Historically, healthy mixed communities allow an opportunity for everyone to have a right to meaningful work (‘right livelyhood’). By this I mean that everyone should be able to do what they can within the community to the best of their ability. We have to promote inclusion to have healthy mixed societies.
At the farmers market, we have to pay more for food than at the supermarket because it is produced in a sustainable way.
Many people live below the poverty line due to no fault of their own and many people are able to live well above that level, not because they worked so much harder, but because of privilege. Ultimately, it’s important for everyone to share and become aware of how people from many walks of life can access sustainable food.
Having access to healthy, fresh foods makes a huge difference to health, but sometimes it can be hard to access these nutritious necessities. The Farmers’ Market Nutrition Coupon Program provides lower-income families and seniors who are enrolled in cooking and skill-building programs with coupons each week to spend at their local farmers market. The program operates across B.C. and, as of this year, includes 47 communities. To learn more, check the BC Association of Farmers’ Markets website.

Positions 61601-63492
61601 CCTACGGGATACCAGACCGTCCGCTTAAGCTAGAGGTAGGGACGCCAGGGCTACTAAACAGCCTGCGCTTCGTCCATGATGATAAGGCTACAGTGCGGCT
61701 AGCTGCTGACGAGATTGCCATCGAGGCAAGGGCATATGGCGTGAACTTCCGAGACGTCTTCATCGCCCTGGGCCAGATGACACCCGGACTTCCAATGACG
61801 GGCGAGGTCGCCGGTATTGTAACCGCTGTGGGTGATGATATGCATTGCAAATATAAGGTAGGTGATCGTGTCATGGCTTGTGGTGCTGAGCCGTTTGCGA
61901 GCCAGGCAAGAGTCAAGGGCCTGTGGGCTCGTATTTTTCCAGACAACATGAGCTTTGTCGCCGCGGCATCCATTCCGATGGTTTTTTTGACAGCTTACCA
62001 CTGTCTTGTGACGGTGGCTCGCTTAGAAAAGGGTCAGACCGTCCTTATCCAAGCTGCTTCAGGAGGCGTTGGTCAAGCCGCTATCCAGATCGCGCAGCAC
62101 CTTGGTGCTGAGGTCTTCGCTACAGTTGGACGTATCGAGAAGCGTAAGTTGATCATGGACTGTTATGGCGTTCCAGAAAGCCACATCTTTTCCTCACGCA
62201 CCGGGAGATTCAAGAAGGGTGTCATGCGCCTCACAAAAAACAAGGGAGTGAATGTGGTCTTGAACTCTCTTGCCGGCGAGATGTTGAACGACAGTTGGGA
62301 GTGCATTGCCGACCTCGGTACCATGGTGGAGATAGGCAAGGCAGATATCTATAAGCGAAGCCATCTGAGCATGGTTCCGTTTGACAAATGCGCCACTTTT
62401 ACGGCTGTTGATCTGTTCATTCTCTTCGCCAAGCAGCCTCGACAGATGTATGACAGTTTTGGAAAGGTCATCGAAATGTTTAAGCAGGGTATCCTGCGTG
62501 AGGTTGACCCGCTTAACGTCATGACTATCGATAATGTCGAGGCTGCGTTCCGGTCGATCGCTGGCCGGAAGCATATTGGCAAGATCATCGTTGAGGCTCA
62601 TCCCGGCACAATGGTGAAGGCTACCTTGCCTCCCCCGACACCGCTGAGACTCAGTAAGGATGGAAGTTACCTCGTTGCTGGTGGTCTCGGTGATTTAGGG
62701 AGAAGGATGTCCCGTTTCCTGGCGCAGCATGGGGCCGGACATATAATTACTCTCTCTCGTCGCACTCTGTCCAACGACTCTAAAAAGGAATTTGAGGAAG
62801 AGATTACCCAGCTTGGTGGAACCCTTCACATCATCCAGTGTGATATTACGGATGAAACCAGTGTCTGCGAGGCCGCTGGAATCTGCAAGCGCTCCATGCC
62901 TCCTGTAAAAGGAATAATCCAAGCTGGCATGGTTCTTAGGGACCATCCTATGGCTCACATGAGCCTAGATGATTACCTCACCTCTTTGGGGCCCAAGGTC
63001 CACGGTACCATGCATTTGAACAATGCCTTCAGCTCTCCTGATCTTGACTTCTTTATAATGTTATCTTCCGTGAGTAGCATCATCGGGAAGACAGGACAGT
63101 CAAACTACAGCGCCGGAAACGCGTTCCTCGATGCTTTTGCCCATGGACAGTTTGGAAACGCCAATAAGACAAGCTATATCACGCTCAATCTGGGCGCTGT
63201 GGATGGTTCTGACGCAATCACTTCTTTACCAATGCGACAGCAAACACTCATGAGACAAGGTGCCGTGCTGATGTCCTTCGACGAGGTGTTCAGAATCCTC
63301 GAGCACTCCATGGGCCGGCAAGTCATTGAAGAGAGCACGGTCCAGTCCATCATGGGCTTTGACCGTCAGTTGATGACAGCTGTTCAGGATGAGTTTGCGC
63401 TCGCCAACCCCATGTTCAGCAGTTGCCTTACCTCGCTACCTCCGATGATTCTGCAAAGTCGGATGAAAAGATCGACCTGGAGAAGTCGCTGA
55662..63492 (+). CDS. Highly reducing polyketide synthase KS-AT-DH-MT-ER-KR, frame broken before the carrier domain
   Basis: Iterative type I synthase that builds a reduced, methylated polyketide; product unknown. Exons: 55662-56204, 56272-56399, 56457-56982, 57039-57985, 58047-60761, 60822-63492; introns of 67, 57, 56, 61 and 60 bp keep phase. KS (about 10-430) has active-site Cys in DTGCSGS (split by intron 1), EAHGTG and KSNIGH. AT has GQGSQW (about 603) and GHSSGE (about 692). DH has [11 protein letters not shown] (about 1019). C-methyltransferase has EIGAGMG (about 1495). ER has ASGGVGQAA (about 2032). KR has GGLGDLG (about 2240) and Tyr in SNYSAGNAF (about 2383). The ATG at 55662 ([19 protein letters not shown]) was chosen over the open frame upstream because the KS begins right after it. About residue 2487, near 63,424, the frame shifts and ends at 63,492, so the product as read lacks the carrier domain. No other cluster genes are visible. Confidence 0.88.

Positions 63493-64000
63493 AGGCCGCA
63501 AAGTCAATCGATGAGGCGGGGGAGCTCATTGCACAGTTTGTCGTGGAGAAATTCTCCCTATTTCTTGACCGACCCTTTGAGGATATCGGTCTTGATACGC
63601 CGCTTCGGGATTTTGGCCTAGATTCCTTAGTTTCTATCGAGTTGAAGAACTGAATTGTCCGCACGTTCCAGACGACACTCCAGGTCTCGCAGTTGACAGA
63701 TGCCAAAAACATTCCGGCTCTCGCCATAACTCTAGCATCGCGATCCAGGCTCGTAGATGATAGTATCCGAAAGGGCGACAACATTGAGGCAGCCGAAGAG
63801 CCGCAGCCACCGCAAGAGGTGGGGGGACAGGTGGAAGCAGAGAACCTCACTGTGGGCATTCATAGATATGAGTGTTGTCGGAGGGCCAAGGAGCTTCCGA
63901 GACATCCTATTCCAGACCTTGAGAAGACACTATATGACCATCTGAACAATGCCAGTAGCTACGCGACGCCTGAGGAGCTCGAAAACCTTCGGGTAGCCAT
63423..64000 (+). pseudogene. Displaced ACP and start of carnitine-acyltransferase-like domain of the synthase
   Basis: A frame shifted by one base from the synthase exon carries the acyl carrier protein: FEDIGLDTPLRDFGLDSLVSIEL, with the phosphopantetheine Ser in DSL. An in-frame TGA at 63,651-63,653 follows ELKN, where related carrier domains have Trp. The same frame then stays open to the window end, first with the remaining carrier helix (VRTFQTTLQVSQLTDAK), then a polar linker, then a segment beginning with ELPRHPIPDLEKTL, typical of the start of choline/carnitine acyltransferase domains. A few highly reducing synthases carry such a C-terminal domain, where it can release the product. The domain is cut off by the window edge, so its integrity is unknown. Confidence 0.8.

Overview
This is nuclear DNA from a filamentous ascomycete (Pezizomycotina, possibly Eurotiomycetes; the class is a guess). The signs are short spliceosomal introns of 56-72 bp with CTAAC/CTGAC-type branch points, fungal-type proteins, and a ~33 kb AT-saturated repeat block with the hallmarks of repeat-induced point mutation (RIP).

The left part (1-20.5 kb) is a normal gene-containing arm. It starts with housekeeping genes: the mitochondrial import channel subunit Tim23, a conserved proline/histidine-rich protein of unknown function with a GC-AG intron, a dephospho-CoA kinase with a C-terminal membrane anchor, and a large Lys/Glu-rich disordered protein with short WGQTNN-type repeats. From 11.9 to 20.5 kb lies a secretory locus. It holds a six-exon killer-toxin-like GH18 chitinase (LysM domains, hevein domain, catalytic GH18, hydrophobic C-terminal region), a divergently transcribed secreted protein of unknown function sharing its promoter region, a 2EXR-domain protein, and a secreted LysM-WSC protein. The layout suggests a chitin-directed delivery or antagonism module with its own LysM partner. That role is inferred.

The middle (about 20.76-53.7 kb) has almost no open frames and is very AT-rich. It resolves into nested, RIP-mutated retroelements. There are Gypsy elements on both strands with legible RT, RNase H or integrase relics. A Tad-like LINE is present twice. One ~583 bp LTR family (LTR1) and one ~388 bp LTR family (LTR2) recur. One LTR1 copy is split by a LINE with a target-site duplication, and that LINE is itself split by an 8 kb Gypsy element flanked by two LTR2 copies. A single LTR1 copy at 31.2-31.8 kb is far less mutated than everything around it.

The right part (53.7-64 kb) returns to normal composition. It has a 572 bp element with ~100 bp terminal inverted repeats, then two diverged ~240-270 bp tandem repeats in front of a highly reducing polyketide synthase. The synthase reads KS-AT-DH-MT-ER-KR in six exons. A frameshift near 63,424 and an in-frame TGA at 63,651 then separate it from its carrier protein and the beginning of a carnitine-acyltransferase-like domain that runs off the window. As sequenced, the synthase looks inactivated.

Other programs exist as well. The Cedar Cottage Food Network hosts six Mobile Produce Markets per month at different locations in East Vancouver. The markets provide fresh fruits and vegetables to community members at wholesale cost. The produce is local and organic wherever possible, and aims to reduce barriers to accessing fresh produce, such as limited income, physical mobility, and lack of transportation.
In most communities there are some organizations, essentially producer-consumer co-ops, that provide food baskets of locally produced foods through previously arranged purchasing agreements with local farmers. Such agreements, where the consumer purchases a share in the production of a farm are known as “Farm Links” or Community Supported Agriculture (CSAs); these arrangements can be made directly with a farmer or through a local producer-consumer co-op.